Skip to main content

Free Content Effects of Labyrinthula Infection on the Photosynthetic Capacity of Thalassia Testudinum

Download Article:
(PDF 366.60546875 kb)
Blackened, necrotic lesions on Thalassia testudinum leaves are frequently associated with seagrass die-off in Florida Bay. A previously undescribed species of the marine slime mold, genus Labyrinthula, is the primary causal agent of these lesions. When Labyrinthula infection was present, variations in lesion coverage resulted in significant differences in dry-weight based photosynthesis versus irradiance (P/I) responses of Thalassia leaf tissue, reducing photosynthetic capacity and oxygen output. Maximum photosynthetic rate, Pmax' decreased to below zero when lesions covered 25% or more of the leaf tissue. In addition, respiration rates in infected leaves were up to three times greater than in adjacent, un infected tissue. Alpha (α), the initial slope of the P/I relationship, exhibited little change with low lesion coverage but was usually reduced with higher lesion coverage. These results show that the presence of Labyrinthula lesions impair photosynthesis of Thalassia leaf tissues and might reduce oxygen available for transport to belowground tissues, possibly making Thalassia more susceptible to hypoxia and sulfide toxicity.

7 References.

No Supplementary Data.
No Data/Media
No Metrics

Document Type: Research Article

Publication date: 1994-05-01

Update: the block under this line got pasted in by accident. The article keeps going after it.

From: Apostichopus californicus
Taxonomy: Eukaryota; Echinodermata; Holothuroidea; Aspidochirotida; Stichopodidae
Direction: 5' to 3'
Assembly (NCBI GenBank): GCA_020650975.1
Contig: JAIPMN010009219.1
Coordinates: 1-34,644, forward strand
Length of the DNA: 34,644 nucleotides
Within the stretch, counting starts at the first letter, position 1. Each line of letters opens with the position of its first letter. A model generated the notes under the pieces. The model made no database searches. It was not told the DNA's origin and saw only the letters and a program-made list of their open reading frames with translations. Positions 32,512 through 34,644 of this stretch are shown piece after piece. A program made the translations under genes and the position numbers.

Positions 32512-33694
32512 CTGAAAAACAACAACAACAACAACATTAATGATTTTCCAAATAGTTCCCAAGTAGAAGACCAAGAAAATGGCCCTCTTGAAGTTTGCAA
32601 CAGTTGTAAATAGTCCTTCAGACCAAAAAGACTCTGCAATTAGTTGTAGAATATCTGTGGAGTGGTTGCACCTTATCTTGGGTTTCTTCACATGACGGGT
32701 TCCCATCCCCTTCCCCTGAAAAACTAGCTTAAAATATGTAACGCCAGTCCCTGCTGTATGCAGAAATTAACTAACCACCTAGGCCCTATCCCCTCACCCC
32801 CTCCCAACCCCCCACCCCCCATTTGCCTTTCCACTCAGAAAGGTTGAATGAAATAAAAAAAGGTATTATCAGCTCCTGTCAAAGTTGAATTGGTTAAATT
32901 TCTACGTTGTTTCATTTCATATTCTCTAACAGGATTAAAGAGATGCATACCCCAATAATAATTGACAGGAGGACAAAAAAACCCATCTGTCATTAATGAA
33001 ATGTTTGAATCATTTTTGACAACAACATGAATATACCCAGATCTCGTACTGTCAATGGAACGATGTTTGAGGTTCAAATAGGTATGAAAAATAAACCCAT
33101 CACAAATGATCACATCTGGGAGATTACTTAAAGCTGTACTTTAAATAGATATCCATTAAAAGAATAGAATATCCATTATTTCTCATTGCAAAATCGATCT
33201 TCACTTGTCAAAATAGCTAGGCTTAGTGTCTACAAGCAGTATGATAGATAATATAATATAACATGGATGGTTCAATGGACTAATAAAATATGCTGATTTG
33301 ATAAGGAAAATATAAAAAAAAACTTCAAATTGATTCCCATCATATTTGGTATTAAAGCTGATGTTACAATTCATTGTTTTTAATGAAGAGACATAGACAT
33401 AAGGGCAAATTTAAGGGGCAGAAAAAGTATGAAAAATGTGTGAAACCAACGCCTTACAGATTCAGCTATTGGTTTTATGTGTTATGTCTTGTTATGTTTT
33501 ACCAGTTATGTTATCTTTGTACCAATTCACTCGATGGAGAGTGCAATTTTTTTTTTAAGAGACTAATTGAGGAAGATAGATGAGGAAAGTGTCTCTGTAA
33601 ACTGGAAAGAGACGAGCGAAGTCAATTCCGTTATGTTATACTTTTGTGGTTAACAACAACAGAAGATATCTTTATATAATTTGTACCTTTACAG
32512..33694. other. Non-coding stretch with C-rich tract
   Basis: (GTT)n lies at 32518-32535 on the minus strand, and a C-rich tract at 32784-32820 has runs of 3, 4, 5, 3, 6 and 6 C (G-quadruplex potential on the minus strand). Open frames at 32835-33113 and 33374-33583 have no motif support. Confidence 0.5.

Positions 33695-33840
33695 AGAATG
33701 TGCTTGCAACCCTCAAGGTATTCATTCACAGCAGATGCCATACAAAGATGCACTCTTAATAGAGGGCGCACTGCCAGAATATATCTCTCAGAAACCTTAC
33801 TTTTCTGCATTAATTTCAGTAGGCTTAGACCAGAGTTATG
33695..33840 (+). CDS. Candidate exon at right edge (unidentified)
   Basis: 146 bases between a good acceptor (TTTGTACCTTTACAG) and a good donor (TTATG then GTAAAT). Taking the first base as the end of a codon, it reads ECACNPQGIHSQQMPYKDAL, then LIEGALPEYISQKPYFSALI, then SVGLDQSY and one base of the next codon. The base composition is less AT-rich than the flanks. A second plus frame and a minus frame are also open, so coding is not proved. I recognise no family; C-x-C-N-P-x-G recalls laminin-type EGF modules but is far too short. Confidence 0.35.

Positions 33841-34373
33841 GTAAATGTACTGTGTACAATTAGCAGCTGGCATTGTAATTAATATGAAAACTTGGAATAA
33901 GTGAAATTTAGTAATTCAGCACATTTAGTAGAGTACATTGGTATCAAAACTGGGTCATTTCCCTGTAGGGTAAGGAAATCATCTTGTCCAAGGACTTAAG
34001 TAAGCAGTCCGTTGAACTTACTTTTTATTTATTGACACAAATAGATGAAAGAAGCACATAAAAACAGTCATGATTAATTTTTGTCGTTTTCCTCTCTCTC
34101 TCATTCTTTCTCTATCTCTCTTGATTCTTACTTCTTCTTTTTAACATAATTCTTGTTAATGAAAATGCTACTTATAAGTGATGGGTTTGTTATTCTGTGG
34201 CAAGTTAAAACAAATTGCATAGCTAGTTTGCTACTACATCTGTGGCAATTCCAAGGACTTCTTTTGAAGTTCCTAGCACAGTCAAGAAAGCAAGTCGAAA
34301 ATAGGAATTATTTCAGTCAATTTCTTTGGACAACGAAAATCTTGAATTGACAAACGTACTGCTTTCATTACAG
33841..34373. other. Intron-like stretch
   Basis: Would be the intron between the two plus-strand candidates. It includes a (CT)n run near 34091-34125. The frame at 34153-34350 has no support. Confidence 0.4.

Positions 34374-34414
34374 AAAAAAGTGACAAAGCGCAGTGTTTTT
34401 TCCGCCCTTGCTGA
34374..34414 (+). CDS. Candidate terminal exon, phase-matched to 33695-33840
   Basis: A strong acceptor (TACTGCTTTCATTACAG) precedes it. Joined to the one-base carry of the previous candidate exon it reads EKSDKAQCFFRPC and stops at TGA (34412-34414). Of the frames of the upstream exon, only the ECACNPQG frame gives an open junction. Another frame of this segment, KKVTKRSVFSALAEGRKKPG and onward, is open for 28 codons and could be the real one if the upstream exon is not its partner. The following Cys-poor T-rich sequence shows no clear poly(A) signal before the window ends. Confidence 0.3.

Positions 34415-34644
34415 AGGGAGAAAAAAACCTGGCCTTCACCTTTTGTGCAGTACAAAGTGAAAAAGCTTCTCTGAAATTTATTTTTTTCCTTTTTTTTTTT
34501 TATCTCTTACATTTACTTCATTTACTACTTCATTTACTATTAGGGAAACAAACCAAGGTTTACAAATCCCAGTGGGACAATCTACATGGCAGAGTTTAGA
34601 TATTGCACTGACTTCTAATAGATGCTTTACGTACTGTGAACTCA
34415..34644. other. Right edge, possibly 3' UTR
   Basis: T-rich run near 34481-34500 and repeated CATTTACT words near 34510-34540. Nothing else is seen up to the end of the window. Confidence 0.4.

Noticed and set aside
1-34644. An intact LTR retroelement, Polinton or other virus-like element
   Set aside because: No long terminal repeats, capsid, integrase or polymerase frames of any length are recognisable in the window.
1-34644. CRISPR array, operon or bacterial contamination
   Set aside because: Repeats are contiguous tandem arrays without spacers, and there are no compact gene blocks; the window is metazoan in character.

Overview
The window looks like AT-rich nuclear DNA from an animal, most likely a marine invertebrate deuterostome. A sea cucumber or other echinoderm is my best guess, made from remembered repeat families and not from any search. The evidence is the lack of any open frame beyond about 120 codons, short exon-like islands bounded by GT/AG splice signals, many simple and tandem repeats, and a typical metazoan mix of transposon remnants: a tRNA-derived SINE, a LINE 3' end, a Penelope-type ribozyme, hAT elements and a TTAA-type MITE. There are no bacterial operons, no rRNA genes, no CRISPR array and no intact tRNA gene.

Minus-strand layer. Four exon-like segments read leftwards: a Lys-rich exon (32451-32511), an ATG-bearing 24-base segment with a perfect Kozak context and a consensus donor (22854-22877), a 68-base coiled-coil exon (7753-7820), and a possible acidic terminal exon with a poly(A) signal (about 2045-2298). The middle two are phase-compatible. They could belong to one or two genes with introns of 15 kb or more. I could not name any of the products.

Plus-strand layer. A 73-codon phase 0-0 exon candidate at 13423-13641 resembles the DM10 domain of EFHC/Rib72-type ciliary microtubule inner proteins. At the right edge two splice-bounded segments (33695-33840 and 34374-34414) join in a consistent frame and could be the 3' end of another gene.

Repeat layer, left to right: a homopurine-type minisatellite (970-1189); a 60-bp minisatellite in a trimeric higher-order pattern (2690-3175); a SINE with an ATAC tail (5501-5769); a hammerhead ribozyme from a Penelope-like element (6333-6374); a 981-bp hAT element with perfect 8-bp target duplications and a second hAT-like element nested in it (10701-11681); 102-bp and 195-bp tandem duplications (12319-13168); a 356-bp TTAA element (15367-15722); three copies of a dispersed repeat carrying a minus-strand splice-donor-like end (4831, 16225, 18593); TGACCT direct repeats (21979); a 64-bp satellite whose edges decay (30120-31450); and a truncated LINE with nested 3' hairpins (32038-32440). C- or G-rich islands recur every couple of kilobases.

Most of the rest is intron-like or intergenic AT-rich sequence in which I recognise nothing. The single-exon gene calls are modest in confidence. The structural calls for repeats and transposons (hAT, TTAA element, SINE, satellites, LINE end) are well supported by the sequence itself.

More about this publication?
  • The Bulletin of Marine Science is dedicated to the dissemination of high quality research from the world's oceans. All aspects of marine science are treated by the Bulletin of Marine Science, including papers in marine biology, biological oceanography, fisheries, marine affairs, applied marine physics, marine geology and geophysics, marine and atmospheric chemistry, and meteorology and physical oceanography.
  • Editorial Board
  • Information for Authors
  • Subscribe to this Title
  • Terms & Conditions
  • Ingenta Connect is not responsible for the content or availability of external websites
  • Access Key
  • Free content
  • Partial Free content
  • New content
  • Open access content
  • Partial Open access content
  • Subscribed content
  • Partial Subscribed content
  • Free trial content
Cookie Policy
Cookie Policy
Ingenta Connect website makes use of cookies so as to keep track of data that you have filled in. I am Happy with this Find out more